Monday, September 24, 2018

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Racism quickly becomes issue in governor’s race

GOP nominee begins campaign by saying voters shouldn’t ‘monkey this up’ by choosing African American

  • APTOPIX-Florida-Primary

    Andrew Gillum, standing with his wife, R. Jai Gillum, addresses his supporters after he won the Democratic primary for governor on Tuesday in Tallahassee, Fla.His GOP opponent, Ron DeSantis, said voters shouldn’t “monkey this up” by choosing Gillum, throwing the issue of racism into the campaign.

    Associated Press

  • APTOPIX-Florida-Primary-1

    DeSantis

    Phelan M. Ebenhack

  • Florida-Primary-2

    FILE - In this July 31, 2018, file photo, President Donald Trump, right, shakes hands with Florida Republican gubernatorial candidate Ron DeSantis during a rally in Tampa, Fla. Florida voters are going to the polls, Tuesday, Aug. 28, 2018, to select nominees to replace Republican Gov. Rick Scott in an election that’s caught the attention of Trump. (AP Photo/Chris O'Meara, File)

    Chris O'Meara

  • Florida-Primary-3

    Rachelle Clegg holds an Andrew Gillum cutout as she cheers on gubernatorial candidate Andrew Gillum at his watch party at Hotel Duval in downtown Tallahassee, Fla., Tuesday, Aug. 28, 2018. (Joe Rondone/Tallahassee Democrat via AP)

    Joe Rondone

  • Florida-Primary-4

    FILE - In this Aug. 27, 2018, file photo, Florida Republican gubernatorial candidate Adam Putnam speaks at a rally in Tampa, Fla. Florida voters are going to the polls to select nominees to replace Republican Gov. Rick Scott in an election that's caught the attention of President Donald Trump and could see the daughter of a former governor win the nomination for the office he once held. (AP Photo/Chris O'Meara, File)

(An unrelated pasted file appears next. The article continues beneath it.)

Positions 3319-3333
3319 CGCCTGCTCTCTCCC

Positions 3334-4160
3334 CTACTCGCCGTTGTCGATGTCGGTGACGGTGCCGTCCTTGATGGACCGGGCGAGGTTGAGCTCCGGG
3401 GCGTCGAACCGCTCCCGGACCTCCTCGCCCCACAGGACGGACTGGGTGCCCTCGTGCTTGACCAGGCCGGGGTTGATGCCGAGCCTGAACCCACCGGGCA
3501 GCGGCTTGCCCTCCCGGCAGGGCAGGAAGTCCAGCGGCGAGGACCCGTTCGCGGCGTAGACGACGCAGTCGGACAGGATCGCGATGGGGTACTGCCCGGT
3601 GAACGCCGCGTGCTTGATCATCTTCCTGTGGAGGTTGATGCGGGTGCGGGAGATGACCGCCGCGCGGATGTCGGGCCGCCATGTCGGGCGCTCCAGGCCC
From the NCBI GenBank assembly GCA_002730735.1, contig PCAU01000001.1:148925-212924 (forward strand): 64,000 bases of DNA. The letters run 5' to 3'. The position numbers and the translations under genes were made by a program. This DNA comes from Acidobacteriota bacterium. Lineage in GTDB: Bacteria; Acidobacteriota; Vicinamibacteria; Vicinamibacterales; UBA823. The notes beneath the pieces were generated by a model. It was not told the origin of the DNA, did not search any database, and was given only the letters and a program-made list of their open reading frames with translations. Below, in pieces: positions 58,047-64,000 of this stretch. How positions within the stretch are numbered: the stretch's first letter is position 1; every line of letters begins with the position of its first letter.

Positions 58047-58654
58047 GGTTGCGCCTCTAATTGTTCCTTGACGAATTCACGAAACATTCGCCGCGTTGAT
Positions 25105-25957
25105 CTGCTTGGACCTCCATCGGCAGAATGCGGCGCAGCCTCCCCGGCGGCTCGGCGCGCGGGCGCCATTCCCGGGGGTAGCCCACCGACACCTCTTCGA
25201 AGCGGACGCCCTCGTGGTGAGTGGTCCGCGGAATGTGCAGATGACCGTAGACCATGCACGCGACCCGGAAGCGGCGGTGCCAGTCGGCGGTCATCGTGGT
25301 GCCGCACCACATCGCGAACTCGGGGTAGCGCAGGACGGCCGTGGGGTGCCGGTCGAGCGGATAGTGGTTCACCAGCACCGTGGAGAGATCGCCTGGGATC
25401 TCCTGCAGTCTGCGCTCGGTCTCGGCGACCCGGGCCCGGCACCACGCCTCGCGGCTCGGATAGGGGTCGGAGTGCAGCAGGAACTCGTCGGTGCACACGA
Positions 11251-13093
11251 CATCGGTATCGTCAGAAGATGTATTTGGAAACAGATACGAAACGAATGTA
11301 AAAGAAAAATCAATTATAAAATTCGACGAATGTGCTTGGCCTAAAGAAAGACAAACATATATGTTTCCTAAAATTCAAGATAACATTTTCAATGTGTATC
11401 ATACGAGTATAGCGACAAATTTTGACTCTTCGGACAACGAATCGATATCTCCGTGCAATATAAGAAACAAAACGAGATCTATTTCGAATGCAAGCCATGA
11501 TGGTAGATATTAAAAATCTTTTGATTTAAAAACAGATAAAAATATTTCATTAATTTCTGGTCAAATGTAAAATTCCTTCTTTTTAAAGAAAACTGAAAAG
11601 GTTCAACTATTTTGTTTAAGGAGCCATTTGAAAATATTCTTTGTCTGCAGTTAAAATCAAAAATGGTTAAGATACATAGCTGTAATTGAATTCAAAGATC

Chris O'Meara

  • Florida-Primary-5

    FILE - In this Aug. 18, 2018, file photo Democratic gubernatorial candidate Gwen Graham thanks a campaign volunteer, Juan Sabater, 20, of Miami as she speaks to voters in an early "Get Out The Vote" tour in Miami Lakes, Fla. Graham is trying to fend off four challengers as she seeks to become Florida’s first woman governor and to take the seat her father, Bob Graham, held from 1979 to 1987. (AP Photo/Brynn Anderson, File)

    Brynn Anderson

  • Florida-Primary-6

    FILE - In this Aug. 27, 2018, file photos, Florida Democratic gubernatorial candidate Philip Levine, right, addresses the media near the scene of a mass shooting at The Jacksonville Landing in Jacksonville, Fla. Florida voters are going to the polls to select nominees to replace Republican Gov. Rick Scott in an election that's caught the attention of President Donald Trump and could see the daughter of a former governor win the nomination for the office he once held. (AP Photo/John Raoux, File)

    John Raoux

  • Florida-Primary-7

    FILE - In this Saturday, Aug. 18, 2018, file photo, Democratic gubernatorial candidate Gwen Graham speaks to voters in an early "Get Out The Vote" tour, in Miami Lakes, Fla. Florida voters are going to the polls, Tuesday, Aug. 28, 2018, to select nominees to replace Republican Gov. Rick Scott in an election that’s caught the attention of President Donald Trump. (AP Photo/Brynn Anderson, File)

    Brynn Anderson

  • APTOPIX-Florida-Primary-8